-while patrons are eating or drinking
-while patrons are participating in physical activity (working out)
-while patrons are receiving a service, like going to the dentist
-for those who are unable to wear a mask due to disabilities or medical conditions
Correct me if I'm wrong but I thought this discussion was about people arguing for a personal choice not whether exemptions should be allowed. I haven't seen one post in this thread that indicates anyone is against legitimate exemptions.
Perhaps if I had seen even one.....even ONE person not wearing a mask with a legitimate exception, I would feel differently.
Once again, if you are so compromised that you can't breathe with a thin mask on which does not impede oxygenation in the blood, then for your own good, you should not be out. It is only common sense.
And yes, I do not agree that it is "none of my business" if someone chooses not to wear a mask in a public place. It is everyone's business. Personal choices are for what kind of food you eat, what colour shirt you wear, and such. Not whether you protect others from viruses.
I would be much more agreeable to a mandatory deodorant law than your stance. It's a good thing the law doesn't agree with you. Just because someone had a disability or medical condition, does not mean they should be condemned to a life indoors trapped in a bubble. If you are so paranoid about getting sick, you should be the one to be stuck indoors!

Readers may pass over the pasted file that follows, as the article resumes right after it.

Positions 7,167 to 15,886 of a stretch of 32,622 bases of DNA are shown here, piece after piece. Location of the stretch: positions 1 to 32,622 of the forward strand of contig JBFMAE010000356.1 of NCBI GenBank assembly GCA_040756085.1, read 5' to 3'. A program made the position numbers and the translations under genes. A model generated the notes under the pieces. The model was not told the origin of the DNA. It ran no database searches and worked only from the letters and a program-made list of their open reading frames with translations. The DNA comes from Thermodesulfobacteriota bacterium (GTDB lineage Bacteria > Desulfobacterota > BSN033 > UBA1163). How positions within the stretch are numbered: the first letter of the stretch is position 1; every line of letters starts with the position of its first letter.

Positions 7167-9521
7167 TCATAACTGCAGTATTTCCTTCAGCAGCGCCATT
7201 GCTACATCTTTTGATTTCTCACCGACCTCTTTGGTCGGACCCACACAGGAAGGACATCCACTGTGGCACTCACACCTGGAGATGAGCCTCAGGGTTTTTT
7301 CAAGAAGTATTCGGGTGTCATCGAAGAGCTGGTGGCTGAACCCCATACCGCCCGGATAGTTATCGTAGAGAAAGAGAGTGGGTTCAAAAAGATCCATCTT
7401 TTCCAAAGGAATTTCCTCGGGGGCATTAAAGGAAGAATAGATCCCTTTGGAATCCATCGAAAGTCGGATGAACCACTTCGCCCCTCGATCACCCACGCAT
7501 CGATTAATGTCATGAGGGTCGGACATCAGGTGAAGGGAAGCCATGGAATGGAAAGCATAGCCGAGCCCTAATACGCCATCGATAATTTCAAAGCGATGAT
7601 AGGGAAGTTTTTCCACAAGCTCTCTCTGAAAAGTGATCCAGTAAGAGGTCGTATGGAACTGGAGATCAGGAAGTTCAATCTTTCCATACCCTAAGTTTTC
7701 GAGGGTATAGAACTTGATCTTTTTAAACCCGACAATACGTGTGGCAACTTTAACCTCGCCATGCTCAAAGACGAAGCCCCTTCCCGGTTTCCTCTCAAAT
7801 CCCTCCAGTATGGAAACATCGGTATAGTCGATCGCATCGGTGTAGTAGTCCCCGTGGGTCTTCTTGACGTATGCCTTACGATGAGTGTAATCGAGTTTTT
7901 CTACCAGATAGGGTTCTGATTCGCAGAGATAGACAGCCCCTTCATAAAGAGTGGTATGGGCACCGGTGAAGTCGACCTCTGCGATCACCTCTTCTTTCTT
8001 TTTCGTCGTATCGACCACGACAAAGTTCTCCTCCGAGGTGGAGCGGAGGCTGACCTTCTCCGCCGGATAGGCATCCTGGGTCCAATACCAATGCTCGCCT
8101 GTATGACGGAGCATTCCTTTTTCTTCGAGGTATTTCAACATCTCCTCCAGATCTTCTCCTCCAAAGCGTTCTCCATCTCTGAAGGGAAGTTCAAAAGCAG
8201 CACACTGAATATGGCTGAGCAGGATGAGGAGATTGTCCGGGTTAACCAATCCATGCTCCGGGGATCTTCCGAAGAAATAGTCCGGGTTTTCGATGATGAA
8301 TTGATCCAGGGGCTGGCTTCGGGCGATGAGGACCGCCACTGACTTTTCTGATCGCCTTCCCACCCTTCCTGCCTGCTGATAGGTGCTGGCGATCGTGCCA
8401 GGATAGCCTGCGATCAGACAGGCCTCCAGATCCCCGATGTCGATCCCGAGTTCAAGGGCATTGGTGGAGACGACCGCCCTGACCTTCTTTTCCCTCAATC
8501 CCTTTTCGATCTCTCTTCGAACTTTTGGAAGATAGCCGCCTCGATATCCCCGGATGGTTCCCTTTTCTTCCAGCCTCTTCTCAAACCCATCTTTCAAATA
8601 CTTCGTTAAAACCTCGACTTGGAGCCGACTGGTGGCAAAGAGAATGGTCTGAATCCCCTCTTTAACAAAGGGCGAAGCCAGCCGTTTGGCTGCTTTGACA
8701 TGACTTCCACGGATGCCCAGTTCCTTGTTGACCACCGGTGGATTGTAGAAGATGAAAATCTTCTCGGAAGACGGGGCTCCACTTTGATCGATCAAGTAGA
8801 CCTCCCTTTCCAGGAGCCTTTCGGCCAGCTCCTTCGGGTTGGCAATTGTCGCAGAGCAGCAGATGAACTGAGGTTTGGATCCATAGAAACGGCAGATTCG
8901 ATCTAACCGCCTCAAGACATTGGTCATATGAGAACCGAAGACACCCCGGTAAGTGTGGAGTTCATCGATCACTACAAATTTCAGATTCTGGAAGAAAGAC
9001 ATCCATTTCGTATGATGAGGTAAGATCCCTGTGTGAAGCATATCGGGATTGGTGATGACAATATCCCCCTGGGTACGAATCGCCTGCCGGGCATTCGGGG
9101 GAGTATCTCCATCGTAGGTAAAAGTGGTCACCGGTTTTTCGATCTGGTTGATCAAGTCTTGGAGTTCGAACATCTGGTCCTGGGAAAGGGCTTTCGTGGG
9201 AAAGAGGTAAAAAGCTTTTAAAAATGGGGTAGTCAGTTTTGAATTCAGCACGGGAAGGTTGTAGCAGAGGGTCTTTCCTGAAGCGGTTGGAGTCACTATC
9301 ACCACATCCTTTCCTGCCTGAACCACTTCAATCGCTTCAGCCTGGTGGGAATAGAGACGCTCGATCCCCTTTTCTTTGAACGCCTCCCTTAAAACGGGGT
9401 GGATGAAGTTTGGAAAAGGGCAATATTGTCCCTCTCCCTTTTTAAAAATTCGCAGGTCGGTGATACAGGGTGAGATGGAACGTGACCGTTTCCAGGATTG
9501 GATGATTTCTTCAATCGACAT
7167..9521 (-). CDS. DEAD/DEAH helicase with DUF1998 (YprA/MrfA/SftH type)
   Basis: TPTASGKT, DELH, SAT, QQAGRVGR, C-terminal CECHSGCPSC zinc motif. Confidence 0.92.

@Syaoran Here we go. You can't provide a logical argument, so now the insults and talk about deodorant.
Your interpretation of the law seems strange as well as your logic.
I don't want anyone to get sick. I take a dim view of anyone who does not take precautions to protect themselves and others.
I am not hiding scared but at the same time, I see no reason why I nor anyone else should be exposed to covid-19 by anyone who out there with no mask.
I'm sure the OP here did not mention having a "medical" condition, it certainly seemed to me that they just did not want to wear a mask.
I will report any business not complying with mask bylaws and social distancing. I have already reported a few and will continue to do so.
As much as I am opposed to anti-vaccines and such and I don't get a flu shot. Some vaccines are needed. Just because a person is not wearing a mask, doesn't mean they are out spreading the plague to everyone they come into contact with, just like everyone with a mask doesn't guarantee they aren't out spreading the plague to everyone as well.
I wouldn't say I am anti-mask, but I am pro-choice. If someone chooses not to wear one. That is their choice and none of my business. If they choose to wear one, that is also their choice and none of my business. If they have a medical reason or disability that prevents them from wearing one, that is also none of my business. The only people I think need to stay home are those incredibly high risk, immune compromised, or those who are paranoid of getting sick and freak at the sight of a person not wearing a mask, someone coughing whether they have a mask on or not, etc.